Prez Mbeki says no to race quotas for sports

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Johannesburg, Nov 9 (UNI) South Africa President Thabo Mbeki has supported the call for an end to the racial quotas in the selection of national teams.

''Away with quotas, in with non-racial teams,'' Mr Mbeki said.

''As government we fully support the notion of a winning culture in sport and I will rally 100 per cent behind our national teams when competing in the international sporting arena,'' the president said in parliamentary.

''However, to have a real and lasting impact on our nation we cannot compete with the exclusion of certain parts of our population. If we win, it must be a victory for the whole country as was demonstrated now by the Springboks,'' he added.

South Africa has tried various experiments with quotas to try to increase participation of black natives in traditionally white dominated sports.

He said the government would focus on better development programmes by national federations, bolstered by better training facilities in poor black areas.

''we can exploit our wealth of sporting talent with representative teams a natural outcome.'' Once programmes were adequate and there was equality of facilities and access to training, ''by the law of averages the representivity of teams would normalise naturally,''Mr Mbeki observed.

''We must turn things around in the shortest period of time, but not at the expense of any of our athletes,''he said.

''We want all our children to start from the same line. Who finishes first must not be pre-determined by the disparities of where they individually start,'' he added.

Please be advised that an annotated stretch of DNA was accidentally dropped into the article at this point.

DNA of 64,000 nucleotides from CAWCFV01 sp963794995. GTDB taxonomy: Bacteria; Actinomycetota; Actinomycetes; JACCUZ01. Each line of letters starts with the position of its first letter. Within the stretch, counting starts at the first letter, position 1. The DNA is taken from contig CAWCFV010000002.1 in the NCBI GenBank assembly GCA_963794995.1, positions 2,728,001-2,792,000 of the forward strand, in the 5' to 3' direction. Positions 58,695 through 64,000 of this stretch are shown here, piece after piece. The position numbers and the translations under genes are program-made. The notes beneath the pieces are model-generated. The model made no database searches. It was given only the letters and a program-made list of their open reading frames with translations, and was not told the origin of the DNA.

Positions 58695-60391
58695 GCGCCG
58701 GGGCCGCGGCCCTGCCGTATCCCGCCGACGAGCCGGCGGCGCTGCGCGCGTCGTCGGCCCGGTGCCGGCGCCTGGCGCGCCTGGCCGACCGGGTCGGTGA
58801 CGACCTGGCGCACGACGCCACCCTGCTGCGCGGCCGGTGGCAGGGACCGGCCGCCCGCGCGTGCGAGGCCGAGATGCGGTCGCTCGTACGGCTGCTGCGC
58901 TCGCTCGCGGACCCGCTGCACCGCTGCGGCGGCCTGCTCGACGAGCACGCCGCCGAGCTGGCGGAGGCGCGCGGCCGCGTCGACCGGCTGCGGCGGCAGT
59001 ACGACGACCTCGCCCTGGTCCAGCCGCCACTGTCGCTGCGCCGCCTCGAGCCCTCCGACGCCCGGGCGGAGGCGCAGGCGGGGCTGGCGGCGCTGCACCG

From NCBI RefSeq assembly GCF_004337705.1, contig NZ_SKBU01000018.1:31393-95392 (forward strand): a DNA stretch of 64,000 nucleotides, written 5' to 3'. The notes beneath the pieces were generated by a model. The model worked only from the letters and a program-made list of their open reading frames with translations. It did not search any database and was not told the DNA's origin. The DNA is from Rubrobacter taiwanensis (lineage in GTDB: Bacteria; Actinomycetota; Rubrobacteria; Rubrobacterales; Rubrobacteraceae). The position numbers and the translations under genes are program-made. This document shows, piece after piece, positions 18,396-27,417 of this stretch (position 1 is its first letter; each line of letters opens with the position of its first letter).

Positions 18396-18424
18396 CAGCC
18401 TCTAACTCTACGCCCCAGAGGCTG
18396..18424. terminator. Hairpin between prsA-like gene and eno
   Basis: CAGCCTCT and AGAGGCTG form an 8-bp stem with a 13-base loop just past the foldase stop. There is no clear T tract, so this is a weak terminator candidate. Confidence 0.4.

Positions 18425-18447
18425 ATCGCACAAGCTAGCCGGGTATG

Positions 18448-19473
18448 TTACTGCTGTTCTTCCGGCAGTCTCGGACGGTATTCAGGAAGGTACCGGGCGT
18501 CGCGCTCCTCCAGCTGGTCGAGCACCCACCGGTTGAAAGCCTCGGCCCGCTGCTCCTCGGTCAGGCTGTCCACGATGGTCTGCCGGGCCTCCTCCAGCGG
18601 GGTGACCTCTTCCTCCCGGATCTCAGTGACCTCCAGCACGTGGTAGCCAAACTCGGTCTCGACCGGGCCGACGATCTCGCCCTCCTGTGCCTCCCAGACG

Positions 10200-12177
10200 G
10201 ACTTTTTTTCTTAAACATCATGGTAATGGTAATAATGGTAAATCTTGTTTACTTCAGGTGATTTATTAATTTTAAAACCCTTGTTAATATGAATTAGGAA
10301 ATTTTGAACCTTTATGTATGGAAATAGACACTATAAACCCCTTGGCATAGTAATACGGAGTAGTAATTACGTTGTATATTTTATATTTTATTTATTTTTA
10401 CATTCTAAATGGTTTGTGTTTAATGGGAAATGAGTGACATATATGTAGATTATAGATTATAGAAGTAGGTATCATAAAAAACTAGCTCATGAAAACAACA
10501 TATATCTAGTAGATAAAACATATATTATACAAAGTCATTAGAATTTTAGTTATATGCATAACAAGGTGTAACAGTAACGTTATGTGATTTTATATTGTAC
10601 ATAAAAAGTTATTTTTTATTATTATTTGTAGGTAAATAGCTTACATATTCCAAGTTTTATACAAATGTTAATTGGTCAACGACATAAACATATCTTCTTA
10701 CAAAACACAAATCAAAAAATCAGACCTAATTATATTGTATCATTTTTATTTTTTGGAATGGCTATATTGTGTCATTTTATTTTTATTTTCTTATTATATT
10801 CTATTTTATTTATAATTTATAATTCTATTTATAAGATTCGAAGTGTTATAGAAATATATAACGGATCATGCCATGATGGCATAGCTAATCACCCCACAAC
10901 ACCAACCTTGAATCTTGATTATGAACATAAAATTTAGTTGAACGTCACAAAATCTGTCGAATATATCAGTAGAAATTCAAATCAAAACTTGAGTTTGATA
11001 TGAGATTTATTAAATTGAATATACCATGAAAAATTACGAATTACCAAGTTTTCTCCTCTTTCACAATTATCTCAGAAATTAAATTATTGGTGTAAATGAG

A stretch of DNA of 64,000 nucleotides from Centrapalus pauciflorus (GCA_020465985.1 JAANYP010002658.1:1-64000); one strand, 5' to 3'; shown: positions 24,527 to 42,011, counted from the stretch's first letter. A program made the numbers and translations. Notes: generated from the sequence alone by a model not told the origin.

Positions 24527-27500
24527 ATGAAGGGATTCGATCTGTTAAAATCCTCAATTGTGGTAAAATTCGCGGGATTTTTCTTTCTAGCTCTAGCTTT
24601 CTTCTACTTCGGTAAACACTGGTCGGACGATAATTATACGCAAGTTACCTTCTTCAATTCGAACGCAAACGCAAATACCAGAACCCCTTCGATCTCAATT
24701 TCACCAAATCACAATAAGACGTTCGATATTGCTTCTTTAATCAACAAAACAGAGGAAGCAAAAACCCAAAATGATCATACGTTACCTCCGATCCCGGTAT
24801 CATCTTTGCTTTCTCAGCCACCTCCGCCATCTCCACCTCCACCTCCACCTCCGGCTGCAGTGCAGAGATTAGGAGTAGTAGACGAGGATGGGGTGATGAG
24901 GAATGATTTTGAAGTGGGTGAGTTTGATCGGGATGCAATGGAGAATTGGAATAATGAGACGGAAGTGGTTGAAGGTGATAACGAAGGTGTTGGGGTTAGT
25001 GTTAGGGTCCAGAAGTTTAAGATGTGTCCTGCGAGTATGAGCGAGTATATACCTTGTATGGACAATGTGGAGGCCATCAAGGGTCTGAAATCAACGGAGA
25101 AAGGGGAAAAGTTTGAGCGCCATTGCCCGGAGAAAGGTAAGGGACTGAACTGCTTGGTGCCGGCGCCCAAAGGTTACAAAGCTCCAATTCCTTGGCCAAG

The government had to date budgeted 376 million rand to fund its mass participation and school sport programmes in an attempt to boost development.

The total budget up to 2010 would exceed 1 billion rand, the president said.

South African sports minister has earlier ditched the controversial quota system which demanded a certain number of non-white players in teams.

Makhenkesi Stofile, the sports minister, announced that the focus will switch to helping black athletes by investing upwards of 15 million pound a year.

''Quotas are out,'' he said. ''We are not going to decide who must be on the team. All we are saying is expose everybody, give them an opportunity.'' The change in policy appears to have been triggered by South Africa's success in the rugby World Cup last month. There were claims that a strict implementation of quotas would weaken the side in the future and make repeat such success unlikely.

UNI

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